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Aristide supporters berate Martelly

Several thousand supporters of two-time president Jean-Bertrand Aristide have filled the streets of Haiti's capital on the eighth anniversary of his ousting, accusing the country's current leader of not doing enough to improve their lives.

It was the largest demonstration against President Michel Martelly since he took office in May, and pointed to mounting political strife between the president and his critics as the country struggles to rebuild from the 2010 earthquake.

The size of the crowd also hinted at the level of support for Mr Aristide, a former slum priest turned politician who still wields influence since returning to Haiti last year after seven years of exile in South Africa.

"Martelly said he would bring change; instead he's bringing division," protester Rene Augustin said with Haiti's red-and-blue flag wrapped around his head.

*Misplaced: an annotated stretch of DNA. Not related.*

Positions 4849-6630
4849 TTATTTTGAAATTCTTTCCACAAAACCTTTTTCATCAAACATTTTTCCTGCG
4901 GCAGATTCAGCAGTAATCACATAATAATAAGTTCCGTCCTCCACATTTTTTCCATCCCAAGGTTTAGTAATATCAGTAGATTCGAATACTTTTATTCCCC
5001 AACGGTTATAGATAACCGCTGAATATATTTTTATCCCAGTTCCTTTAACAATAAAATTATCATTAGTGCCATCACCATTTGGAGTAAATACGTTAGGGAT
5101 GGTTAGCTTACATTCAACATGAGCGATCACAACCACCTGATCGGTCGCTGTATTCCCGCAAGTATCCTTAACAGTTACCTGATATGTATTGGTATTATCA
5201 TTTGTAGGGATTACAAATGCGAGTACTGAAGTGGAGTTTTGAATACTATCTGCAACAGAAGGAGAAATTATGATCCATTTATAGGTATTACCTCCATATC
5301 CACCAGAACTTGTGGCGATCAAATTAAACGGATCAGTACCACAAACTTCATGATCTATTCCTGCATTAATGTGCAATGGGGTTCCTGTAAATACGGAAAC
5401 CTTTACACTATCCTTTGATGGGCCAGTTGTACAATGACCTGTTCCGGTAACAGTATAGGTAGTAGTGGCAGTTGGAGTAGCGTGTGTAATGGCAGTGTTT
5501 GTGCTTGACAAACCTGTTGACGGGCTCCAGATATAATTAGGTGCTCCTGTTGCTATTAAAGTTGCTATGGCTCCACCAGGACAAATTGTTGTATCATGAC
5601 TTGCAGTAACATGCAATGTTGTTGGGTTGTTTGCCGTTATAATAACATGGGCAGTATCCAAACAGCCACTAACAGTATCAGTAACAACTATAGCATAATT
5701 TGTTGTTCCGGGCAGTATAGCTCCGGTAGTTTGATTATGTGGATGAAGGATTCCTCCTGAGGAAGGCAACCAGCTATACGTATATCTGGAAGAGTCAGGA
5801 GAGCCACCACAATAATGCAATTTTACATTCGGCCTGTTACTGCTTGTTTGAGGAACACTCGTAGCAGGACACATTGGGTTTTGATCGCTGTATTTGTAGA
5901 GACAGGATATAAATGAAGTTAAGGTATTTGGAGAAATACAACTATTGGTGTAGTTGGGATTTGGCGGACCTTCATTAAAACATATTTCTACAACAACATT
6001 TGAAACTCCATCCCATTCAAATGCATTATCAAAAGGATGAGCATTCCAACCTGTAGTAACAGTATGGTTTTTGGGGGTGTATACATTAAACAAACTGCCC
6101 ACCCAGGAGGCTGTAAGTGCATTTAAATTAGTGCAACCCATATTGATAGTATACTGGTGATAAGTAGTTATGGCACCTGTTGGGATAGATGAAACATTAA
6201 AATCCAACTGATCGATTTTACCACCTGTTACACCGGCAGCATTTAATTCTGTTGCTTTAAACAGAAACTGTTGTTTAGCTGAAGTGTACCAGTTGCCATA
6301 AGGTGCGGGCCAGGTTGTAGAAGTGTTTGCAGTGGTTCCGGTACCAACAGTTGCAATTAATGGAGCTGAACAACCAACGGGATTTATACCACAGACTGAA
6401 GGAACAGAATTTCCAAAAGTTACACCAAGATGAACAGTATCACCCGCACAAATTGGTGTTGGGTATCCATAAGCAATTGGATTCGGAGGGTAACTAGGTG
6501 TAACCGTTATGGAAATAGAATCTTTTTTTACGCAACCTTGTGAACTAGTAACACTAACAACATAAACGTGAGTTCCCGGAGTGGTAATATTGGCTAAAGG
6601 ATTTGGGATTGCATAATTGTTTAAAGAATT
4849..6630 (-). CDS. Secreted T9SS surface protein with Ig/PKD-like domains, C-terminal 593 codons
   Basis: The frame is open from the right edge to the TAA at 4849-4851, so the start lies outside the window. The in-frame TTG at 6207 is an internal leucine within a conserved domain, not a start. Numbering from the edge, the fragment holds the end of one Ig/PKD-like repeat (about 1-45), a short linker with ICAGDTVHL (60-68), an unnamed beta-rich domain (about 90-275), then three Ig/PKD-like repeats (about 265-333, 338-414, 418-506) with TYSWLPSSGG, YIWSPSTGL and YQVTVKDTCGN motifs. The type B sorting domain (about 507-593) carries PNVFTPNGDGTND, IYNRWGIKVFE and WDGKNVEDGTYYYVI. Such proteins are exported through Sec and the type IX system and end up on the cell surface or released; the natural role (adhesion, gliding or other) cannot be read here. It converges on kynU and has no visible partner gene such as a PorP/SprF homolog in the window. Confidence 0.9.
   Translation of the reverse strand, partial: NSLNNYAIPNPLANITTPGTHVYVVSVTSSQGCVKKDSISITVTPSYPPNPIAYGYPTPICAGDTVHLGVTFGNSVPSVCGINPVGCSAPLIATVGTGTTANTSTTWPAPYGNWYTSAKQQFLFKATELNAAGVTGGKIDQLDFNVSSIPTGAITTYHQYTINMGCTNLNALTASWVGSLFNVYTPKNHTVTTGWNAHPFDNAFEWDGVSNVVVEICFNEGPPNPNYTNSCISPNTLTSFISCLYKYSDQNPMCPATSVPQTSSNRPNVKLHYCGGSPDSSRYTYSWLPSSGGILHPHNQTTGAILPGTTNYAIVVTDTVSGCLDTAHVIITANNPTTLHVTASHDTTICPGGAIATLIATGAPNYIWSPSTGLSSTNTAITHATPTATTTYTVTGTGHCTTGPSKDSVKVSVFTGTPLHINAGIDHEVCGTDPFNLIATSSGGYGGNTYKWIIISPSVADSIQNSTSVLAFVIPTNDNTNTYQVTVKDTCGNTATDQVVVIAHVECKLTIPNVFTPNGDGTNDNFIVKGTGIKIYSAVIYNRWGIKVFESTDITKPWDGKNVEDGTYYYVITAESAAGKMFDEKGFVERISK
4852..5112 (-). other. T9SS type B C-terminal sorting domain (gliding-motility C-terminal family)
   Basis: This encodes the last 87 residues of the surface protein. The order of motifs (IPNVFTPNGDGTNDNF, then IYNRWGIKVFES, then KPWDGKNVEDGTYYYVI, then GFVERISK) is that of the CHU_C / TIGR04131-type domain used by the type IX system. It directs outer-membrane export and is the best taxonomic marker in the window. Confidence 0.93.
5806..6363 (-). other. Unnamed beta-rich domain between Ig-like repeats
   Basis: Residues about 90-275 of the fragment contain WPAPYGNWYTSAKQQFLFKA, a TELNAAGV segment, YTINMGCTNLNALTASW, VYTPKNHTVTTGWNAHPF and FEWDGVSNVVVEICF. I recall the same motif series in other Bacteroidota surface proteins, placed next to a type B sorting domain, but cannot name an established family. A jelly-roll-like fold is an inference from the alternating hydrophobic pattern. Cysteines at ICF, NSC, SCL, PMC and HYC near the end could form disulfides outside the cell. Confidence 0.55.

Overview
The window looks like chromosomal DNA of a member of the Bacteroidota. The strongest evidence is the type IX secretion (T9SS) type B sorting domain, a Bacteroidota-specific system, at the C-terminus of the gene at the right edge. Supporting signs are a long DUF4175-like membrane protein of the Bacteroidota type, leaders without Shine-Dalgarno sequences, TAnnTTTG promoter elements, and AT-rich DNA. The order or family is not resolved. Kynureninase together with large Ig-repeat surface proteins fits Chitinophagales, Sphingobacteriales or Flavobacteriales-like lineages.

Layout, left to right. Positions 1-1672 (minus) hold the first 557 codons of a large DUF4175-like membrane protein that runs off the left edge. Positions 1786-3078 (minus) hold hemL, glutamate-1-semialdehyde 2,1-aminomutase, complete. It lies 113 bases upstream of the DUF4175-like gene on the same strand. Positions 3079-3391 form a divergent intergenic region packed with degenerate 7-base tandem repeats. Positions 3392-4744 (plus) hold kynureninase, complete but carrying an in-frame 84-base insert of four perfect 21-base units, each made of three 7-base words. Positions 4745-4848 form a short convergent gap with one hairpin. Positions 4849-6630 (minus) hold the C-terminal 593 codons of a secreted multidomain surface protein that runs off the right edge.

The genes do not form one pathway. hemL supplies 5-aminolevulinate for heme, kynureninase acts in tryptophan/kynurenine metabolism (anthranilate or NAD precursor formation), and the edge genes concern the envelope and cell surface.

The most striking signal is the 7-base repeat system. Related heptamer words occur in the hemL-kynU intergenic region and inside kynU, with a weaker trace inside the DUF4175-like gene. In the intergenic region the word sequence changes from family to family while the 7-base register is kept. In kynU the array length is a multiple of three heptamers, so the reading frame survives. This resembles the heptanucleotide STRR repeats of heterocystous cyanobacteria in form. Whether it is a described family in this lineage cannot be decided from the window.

The demonstrators also called for the departure of Haiti's United Nations peacekeeping mission.

The protest came at a time when the mood in the country feels precarious and abounds with tension.

Last Friday, prime minister Garry Conille suddenly resigned from his post after just four months because of infighting with Mr Martelly. Mr Conille is staying on until parliament ratifies a successor, a process that could take weeks.

Mr Conille's resignation led Western diplomats to press for a nominated successor but more political agitation ensued.

Two days ago, a lawyer who claimed to represent Mr Aristide told a local radio station that the government was preparing to investigate the former president on criminal charges. Haiti's justice minister denied that and Mr Aristide's lawyer in Miami said he did not know the man who made the announcement. But the claim was enough to put Aristide supporters on edge.

"We're telling Martelly to be careful," said protester Jean-Claude Jeanty. "If the government plans to arrest him, we're going to burn the country down."

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